When creating your own custom yum repository, it is a good idea to create your own gpg signature and sign all the rpms in that repository. That way, should someone manage to place an rpm in there, none of your systems will install that rpm.

Create GPG Key

[thomas@host ~]$ gpg --gen-key
gpg (GnuPG) 1.4.5; Copyright (C) 2006 Free Software Foundation, Inc.
This program comes with ABSOLUTELY NO WARRANTY.
This is free software, and you are welcome to redistribute it
under certain conditions. See the file COPYING for details.

Please select what kind of key you want:
   (1) DSA and Elgamal (default)
   (2) DSA (sign only)
   (5) RSA (sign only)
Your selection? 1
DSA keypair will have 1024 bits.
ELG-E keys may be between 1024 and 4096 bits long.
What keysize do you want? (2048) 
Requested keysize is 2048 bits
Please specify how long the key should be valid.
         0 = key does not expire
        = key expires in n days
      w = key expires in n weeks
      m = key expires in n months
      y = key expires in n years
Key is valid for? (0) 0
Key does not expire at all
Is this correct? (y/N) y

You need a user ID to identify your key; the software constructs the user ID
from the Real Name, Comment and Email Address in this form:
    "Heinrich Heine (Der Dichter) "

Real name: Repository Owner
Email address: repository@example.org
Comment: 
You selected this USER-ID:
    "Repository Owner "

Change (N)ame, (C)omment, (E)mail or (O)kay/(Q)uit? o
You need a Passphrase to protect your secret key.

We need to generate a lot of random bytes. It is a good idea to perform
some other action (type on the keyboard, move the mouse, utilize the
disks) during the prime generation; this gives the random number
generator a better chance to gain enough entropy.
+++++.+++++++++++++++++++++++++..+++++...+++++++++++++++....++++++++++++++++++++....++++++++++++++++++++++++++++++..+++++..+++++++++++++++.++++++++++.+++++.........+++++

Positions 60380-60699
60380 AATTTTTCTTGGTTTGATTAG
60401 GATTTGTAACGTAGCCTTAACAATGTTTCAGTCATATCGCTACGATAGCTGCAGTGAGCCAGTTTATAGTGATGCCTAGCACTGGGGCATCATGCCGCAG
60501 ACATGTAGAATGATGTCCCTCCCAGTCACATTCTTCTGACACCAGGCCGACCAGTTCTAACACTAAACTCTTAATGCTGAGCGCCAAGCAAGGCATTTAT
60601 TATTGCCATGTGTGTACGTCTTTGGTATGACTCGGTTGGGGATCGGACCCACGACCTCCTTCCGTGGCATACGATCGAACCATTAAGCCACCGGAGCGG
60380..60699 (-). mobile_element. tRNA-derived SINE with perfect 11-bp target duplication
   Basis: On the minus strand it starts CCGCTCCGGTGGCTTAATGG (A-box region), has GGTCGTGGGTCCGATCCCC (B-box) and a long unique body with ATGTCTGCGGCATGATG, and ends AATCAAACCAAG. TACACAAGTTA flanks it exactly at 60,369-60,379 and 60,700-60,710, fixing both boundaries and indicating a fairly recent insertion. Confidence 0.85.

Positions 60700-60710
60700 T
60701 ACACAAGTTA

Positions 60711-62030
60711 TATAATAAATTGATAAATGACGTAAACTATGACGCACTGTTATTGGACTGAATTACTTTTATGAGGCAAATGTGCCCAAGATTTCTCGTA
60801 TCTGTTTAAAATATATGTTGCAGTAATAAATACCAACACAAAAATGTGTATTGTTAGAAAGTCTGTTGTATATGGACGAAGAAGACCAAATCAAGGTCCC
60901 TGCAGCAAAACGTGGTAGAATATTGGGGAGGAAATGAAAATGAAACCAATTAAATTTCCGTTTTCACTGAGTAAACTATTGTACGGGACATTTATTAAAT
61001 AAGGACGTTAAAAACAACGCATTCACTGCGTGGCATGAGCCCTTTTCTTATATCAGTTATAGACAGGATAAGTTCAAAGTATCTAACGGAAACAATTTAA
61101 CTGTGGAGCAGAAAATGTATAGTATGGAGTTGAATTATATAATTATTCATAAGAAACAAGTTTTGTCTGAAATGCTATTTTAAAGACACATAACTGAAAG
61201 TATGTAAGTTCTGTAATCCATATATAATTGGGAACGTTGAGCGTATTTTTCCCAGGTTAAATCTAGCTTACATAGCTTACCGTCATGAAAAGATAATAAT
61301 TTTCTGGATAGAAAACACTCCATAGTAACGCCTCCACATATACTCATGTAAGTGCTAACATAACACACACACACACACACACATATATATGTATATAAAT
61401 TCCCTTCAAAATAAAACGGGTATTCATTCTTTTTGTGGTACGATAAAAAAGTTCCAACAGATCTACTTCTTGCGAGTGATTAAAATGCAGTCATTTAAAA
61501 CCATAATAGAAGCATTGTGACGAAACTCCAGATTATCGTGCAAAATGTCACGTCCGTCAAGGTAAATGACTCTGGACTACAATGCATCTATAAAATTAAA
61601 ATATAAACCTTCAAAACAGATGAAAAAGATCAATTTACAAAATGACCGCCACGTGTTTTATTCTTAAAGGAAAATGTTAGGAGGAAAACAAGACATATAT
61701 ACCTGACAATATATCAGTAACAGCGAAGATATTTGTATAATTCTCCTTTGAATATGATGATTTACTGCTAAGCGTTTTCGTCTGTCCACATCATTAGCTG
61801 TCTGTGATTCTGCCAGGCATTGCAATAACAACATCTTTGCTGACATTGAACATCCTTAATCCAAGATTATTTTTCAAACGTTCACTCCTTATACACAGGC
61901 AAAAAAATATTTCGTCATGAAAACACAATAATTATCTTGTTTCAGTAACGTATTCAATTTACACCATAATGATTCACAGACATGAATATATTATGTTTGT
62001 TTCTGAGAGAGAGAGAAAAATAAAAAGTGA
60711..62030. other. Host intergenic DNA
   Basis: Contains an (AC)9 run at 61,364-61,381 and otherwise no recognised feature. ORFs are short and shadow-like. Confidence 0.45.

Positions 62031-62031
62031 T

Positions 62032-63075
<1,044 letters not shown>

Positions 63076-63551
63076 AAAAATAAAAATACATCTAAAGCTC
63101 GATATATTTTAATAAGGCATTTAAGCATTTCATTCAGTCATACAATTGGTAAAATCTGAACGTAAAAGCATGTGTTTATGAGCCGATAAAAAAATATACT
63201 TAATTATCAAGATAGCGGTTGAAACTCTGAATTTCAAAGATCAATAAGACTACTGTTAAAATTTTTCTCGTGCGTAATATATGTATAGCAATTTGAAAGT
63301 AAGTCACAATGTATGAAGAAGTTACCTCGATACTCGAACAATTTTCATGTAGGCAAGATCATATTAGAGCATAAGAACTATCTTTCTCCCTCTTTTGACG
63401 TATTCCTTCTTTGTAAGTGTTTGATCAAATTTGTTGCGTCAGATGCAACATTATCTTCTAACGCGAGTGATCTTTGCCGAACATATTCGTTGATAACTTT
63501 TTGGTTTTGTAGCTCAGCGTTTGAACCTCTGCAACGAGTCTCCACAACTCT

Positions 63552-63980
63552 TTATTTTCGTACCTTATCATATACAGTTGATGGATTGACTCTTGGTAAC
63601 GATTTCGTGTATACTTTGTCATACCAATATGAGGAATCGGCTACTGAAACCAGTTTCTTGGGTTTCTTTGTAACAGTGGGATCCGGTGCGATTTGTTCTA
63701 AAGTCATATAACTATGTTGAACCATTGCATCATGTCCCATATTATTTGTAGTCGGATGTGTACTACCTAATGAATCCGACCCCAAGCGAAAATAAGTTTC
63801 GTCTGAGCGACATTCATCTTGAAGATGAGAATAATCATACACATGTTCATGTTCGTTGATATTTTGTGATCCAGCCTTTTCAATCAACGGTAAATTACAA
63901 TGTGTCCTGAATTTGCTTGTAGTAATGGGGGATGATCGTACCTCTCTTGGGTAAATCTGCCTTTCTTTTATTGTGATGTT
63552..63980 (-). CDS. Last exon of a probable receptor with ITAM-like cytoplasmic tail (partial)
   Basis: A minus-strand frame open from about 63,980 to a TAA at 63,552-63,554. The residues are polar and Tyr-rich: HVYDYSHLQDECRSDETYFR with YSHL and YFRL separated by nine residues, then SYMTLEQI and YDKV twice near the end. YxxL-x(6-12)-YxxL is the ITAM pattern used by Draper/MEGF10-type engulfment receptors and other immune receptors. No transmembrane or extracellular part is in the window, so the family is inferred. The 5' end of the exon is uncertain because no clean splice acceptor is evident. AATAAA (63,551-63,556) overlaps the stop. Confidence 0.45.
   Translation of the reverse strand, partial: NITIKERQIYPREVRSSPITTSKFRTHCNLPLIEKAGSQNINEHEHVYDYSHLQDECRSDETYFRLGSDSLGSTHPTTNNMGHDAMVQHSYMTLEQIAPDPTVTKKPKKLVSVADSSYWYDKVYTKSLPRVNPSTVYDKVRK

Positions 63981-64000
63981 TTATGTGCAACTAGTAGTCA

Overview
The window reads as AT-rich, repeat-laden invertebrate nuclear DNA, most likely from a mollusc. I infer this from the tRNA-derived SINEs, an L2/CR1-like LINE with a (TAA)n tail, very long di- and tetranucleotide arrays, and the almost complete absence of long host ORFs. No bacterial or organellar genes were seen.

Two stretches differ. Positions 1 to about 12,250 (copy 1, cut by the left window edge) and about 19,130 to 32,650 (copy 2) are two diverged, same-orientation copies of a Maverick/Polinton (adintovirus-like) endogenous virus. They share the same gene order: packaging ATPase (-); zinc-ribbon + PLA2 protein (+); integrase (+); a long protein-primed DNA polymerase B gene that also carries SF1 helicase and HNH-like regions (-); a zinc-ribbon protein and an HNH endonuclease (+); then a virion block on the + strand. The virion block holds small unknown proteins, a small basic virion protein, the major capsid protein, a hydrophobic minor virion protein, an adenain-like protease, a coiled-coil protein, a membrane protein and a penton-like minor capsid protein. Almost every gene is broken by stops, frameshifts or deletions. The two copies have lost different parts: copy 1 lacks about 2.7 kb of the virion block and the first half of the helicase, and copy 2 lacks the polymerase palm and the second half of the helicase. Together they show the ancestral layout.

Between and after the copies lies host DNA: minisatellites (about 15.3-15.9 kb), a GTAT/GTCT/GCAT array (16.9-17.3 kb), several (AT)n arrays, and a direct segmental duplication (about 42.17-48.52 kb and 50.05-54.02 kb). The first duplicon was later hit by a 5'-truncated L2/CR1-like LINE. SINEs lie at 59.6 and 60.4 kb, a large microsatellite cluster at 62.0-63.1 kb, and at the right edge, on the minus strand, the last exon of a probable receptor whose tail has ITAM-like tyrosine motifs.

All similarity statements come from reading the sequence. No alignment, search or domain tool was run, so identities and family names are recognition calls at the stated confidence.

We need to generate a lot of random bytes. It is a good idea to perform
some other action (type on the keyboard, move the mouse, utilize the
disks) during the prime generation; this gives the random number
generator a better chance to gain enough entropy.
+++++++++++++++++++++++++++++++++++++++++++++....+++++...+++++.+++++++++++++++..++++++++++++++++++++++++++++++.+++++++++++++++....+++++..+++++...+++++++++++++++..+++++>++++++++++>+++++>+++++..............+++++..............+++++^^^
gpg: key 79E7E0DB marked as ultimately trusted
public and secret key created and signed.

gpg: checking the trustdb
gpg: 3 marginal(s) needed, 1 complete(s) needed, classic trust model
gpg: depth: 0  valid:   2  signed:  13  trust: 0-, 0q, 0n, 0m, 0f, 2u
gpg: depth: 1  valid:  13  signed:   2  trust: 13-, 0q, 0n, 0m, 0f, 0u
gpg: next trustdb check due at 2007-12-31
pub   1024D/79E7E0DB 2007-10-08
      Key fingerprint = 5ACE 5EBF ED46 BAF7 93BD  8F02 E0BB DB6B 79E7 E0DB
uid                  Repository Owner 
sub   2048g/04F5FDBA 2007-10-08

configuring RPM for GPG

In your home directory, create a .rpmmacros (if you don't already have such a file).
%_signature gpg
%_gpg_name Repository Owner 
The tag %_gpg_name should match the output of your key creation, this will tell rpm which key you wish to use to sign by default.

Signing the RPM

[thomas@host ~]$ rpm --resign sabayon-2.12.1-1.src.rpm 
Enter pass phrase: 
Pass phrase is good.
sabayon-2.12.1-1.src.rpm:
Now verify your rpm was signed:
[thomas@host ~]$ rpm -K sabayon-2.12.1-1.src.rpm 
sabayon-2.12.1-1.src.rpm: (SHA1) DSA sha1 md5 (GPG) NOT OK (MISSING KEYS: GPG#79e7e0db) 
Note that our key is not know to RPM yet, we cover that in this post.

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